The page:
Last week, Wesley Autrey, a 50-year-old New York construction worker debunked generations of legendary Tort law hypotheticals involving babies stranded on railroad tracks and heartless strangers refusing to do a good turn unless legally compelled, by undertaking a voluntary, hazardous rescue of a fellow passenger who fell onto the tracks in an apparent seizure. Autrey, nonplussed my his remarkable feat, said he just "did what I felt was right." Both parties were uninjured when the train passed over them, save a small grease smudge on Autrey's blue knit cap.
First-year Torts students learn that, as a general rule, subject to many exceptions, there is no affirmative duty to rescue. The classic hypothetical goes like this: You walk past a man passed out, lying face down in a puddle. Do you have a tort duty to flip him over? (Think Yania v. Bigan, Pa. 1959.) The rescue would be easy and virtually costless to the rescuer, other than the minimal delay and possible soiled shoe, and certainly valuable to the near-drowning man. Yet Tort law says, "No!," absent some special relationship, creation of harm, or other exception giving rise to an affirmative duty, the passer-by can continue merrily on his way, without pausing to nudge the guy onto his back. The no-duty rule tends to strike students as morally offensive, offering the instructor a chance to point out that legal duties do not always trace moral duties. The traditional policy rationales for imposing civil liability for misfesance, but not nonfeasance, are personal autonomy, freedom of action, and privacy.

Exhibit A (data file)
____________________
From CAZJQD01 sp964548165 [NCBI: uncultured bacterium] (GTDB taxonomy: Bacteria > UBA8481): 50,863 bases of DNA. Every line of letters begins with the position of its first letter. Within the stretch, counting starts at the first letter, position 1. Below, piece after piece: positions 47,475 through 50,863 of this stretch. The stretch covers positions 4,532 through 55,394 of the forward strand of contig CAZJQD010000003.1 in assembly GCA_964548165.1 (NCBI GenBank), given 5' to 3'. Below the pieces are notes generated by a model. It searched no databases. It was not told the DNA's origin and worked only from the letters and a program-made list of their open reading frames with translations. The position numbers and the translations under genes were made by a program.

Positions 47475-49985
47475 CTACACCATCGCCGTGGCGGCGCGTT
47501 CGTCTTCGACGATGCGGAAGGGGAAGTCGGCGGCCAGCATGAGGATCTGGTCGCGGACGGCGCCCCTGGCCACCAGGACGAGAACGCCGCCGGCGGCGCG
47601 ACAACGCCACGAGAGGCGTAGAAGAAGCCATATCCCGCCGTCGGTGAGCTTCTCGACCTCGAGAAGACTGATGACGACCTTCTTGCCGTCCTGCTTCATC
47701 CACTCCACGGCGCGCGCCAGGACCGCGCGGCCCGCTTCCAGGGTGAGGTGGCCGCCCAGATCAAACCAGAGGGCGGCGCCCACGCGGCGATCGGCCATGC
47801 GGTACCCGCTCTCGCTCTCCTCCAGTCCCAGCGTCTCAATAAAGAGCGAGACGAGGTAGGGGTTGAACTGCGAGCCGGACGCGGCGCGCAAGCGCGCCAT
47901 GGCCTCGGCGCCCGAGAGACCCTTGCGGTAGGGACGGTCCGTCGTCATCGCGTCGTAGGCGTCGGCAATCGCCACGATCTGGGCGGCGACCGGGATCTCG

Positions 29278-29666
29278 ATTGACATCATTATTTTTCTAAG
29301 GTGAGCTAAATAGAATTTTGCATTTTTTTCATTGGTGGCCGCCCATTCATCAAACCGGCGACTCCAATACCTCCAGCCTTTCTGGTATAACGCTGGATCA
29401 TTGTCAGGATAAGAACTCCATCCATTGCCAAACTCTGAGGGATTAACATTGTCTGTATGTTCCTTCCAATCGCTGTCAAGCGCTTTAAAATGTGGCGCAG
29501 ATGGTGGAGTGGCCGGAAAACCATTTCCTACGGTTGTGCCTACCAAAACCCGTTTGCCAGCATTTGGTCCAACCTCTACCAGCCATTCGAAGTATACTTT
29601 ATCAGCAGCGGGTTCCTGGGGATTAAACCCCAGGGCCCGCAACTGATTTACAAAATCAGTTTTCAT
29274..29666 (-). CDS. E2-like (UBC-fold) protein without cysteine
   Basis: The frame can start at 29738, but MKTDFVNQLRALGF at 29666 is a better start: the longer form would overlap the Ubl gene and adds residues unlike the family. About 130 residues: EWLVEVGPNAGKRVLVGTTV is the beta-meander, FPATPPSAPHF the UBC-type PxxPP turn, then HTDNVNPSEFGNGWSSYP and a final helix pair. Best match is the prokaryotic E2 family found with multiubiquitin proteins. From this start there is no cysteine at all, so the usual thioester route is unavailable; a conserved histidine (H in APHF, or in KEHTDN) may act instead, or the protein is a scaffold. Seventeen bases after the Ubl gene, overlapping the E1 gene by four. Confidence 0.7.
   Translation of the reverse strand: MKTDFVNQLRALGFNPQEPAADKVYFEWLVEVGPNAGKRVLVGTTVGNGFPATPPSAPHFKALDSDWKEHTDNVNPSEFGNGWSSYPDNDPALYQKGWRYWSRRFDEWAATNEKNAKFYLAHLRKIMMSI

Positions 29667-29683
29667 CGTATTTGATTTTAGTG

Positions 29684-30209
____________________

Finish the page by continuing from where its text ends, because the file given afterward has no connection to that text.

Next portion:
To the chagrin of Torts professors everywhere (and eerily reminscent of a different, old Cardozo opinion featuring an ill-fated knit cap and announcing the "danger invites rescue" exception to the no-duty rule, Wagner v. International Railway Corp., NY 1921), the Autrey incident offers a stunning rejoinder to the traditional no-duty principle. Moreover, it is a clear example of the result shown in David Hyman's recent Texas Law Review article. Contrary to popular perceptions and tort policy assumptions that people tend to avoid voluntary rescue of strangers, Hyman's empirical study concluded that, in fact, people commonly engage in not only cheap, easy rescues but also hazardous acts of herorism that would not be required by law and may not be justified in traditional cost-benefit terms.
Well, touche to first-year Torts students, eagerly anticipating first-semester grades, and moralists everywhere. And -- forgive the unavoidable pun -- and hat tip to David for the story.